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12th Fogra user forum UV-Print
Material & Umwelt Press releases 09/08/2022
Four years after the last live user forum, around 70 people came together for the industry meeting at the beginning of September. Over two days the 17 topics revolved around safety and sustainability in UV printing, supplemented by reports from the field. The event was hosted by Dr Philipp Stolper, head of Fogra's Materials & Environment department.
Sustainability in UV printing
The topic was examined from very different angles in four presentations. A unifying element was the saving of energy and costs.
Martin Zibold from Heidelberger Druckmaschinen reported on how energy can be saved when printing with UV. Besides the influence on production costs, a contribution to sustainability is also made. Adjustments can be made to existing presses or new technologies can be used. Zibold emphasises that this conversion is associated with high costs and only leads to savings in the medium to long term.
Dr Gülara Krieger from the Fogra Research Institute explained how optimising UV lamps can reduce the energy consumption of printing presses. The basic prerequisite for this is to match the UV lamp and ink as precisely as possible. The savings can then be realised by reducing the power or number of lamps (in this case the end-of-press dryers). The application of the printed product is decisive here. If necessary, further investigations such as migration tests must be carried out.
Volker Selg from IST METZ presented the advantages of light curing using LED UV compared to thermal drying. This has already been used successfully for some time. This can extend the number of substrates that can be used or avoid the build-up of ink in downstream processes. Furthermore, the paper is not excessively dried and the need for silicone application is eliminated. Last but not least, this technology is not directly dependent on natural gas.
Sustainable printing is also possible in the field of metal decorating, as Jan Museler from the hubergroup Germany reported. The switch from thermally drying to UV-curing inks leads to cost and time savings in the production process. This trend is also reflected in the growing market share of radiation-curing inks.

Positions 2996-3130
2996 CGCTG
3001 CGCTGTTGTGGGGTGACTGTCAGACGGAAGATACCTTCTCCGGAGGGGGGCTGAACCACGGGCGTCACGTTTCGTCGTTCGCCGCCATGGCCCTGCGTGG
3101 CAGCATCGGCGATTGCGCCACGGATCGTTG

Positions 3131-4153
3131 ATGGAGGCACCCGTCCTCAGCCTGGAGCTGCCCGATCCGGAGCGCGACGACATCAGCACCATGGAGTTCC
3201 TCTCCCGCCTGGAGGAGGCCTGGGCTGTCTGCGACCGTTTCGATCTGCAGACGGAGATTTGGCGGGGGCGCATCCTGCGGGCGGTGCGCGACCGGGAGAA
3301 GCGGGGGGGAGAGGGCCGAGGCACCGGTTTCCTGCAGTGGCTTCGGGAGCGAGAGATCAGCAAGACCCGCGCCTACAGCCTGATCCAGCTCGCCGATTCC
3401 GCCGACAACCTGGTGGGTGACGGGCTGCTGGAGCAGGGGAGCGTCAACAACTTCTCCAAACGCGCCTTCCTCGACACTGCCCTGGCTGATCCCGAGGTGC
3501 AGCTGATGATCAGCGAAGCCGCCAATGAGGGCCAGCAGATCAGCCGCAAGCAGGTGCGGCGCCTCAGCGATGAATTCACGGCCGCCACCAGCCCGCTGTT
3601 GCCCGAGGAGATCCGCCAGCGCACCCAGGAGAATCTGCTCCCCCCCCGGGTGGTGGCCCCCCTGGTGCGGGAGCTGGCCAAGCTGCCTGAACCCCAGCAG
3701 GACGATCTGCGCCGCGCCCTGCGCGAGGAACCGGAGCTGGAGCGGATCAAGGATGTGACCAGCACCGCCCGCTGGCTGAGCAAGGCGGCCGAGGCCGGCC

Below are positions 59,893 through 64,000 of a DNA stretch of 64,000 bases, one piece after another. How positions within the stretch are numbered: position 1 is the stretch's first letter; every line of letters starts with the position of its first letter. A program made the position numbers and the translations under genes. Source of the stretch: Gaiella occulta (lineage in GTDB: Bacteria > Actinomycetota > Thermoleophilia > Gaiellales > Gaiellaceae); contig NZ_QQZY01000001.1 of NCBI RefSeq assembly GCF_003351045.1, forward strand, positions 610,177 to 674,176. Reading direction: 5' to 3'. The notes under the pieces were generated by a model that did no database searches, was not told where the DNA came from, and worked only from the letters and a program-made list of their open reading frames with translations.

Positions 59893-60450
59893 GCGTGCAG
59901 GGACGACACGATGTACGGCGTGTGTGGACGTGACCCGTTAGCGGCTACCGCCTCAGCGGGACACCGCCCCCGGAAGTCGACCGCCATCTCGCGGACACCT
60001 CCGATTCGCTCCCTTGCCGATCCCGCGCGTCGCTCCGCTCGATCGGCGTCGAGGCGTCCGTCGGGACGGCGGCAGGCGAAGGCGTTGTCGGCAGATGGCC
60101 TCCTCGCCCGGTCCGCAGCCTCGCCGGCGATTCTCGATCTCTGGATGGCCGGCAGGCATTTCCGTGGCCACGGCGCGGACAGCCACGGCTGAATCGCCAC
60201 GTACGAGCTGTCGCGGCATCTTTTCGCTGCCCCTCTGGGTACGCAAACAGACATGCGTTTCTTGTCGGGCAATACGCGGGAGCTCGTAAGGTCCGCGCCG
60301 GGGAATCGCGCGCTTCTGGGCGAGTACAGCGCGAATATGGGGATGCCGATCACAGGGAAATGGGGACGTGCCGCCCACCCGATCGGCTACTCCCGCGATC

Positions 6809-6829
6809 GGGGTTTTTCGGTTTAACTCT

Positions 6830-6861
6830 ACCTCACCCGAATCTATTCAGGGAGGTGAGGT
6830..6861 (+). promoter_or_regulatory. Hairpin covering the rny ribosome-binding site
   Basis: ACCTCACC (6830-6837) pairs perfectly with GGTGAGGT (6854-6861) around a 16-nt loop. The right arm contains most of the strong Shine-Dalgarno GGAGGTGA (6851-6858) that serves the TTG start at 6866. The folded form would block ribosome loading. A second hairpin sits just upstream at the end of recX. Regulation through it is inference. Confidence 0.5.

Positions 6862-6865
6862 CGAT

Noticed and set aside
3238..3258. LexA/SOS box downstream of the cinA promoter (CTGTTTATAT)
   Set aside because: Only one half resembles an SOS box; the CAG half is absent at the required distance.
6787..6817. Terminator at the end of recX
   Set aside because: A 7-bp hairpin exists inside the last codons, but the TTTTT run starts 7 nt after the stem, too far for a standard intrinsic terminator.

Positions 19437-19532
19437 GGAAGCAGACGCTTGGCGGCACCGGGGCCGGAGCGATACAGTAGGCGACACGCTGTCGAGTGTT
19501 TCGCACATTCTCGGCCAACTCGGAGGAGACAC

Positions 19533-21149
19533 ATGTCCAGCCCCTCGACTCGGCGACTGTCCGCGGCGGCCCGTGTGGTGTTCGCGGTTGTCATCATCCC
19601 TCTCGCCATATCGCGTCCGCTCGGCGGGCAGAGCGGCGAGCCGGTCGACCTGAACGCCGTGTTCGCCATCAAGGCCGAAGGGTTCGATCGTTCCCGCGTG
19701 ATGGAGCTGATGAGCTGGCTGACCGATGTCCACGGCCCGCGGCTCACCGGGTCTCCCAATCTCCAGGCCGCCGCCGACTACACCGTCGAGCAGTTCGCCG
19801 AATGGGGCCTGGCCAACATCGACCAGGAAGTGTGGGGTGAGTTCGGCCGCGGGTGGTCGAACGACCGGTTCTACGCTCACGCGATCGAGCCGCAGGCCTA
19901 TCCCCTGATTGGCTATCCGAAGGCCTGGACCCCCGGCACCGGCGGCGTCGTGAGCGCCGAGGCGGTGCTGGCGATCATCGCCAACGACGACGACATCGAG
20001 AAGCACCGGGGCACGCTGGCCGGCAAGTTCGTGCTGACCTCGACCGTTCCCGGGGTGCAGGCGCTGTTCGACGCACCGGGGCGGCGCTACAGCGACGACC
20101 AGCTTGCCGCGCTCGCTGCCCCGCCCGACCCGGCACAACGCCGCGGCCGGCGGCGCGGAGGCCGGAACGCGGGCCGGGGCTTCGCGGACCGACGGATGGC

UV technology? - Safe!
The issue of safety is still particularly important in UV printing. The seven speakers examined this aspect from different perspectives: on the one hand with regard to the protection of employees or end customers, and on the other with regard to production and environmental safety.
The Verband der deutschen Lack- und Druckfarbenindustrie examined the potential risk to consumers of UV-printed magazines. Kathrin Mohr showed the different test scenarios: The test of magazines with barely to completely cured UV ink. After the analytical tests were carried out, the toxicological evaluation followed. The result: the oral and dermal uptake was clearly below the hazard limit.
Beatrix Genest from the Saxon Institute for the Printing Industry then dealt with the question of how to control the degree of curing of UV prints. She first discussed various physical (e.g. scratch test, sliding friction measurement) and chemical (e.g. potassium per manganese test, wipe test with solvents) methods. Genest then presented the currently most reliable instrument, infrared spectroscopy, with all its pitfalls. It is currently considered the most effective method.
Safety for the customer also means that the recyclability of the products produced in the UV is given. Andreas Faul from INGEDE reported on several research projects of different institutes on this topic. These have contributed to significantly improving deinkability in recent years. The findings showed, for example, that among emitter types LE seems to perform worst. To raise the level of recyclability to that of conventional print products, however, there is still a need for further development, as Faul made clear.
Dr Uwe Bertholdt from Fogra explained the topic of standardisation in general and the ISO standards in particular. He underlined the resulting improvements in printing conditions. He also pointed out that there are currently no special and specific ISO standards for UV printing. However, printing in accordance with ISO 12647-2, for example, is possible in UV printing and is already common practice.
Reports from practice
In concrete examples the speakers reported from their respective everyday working life: on the one hand the challenges of colour changes, on the other hand, the use of UV printing at a heatset printing company and finally also how press manufacturers help with problems with curing.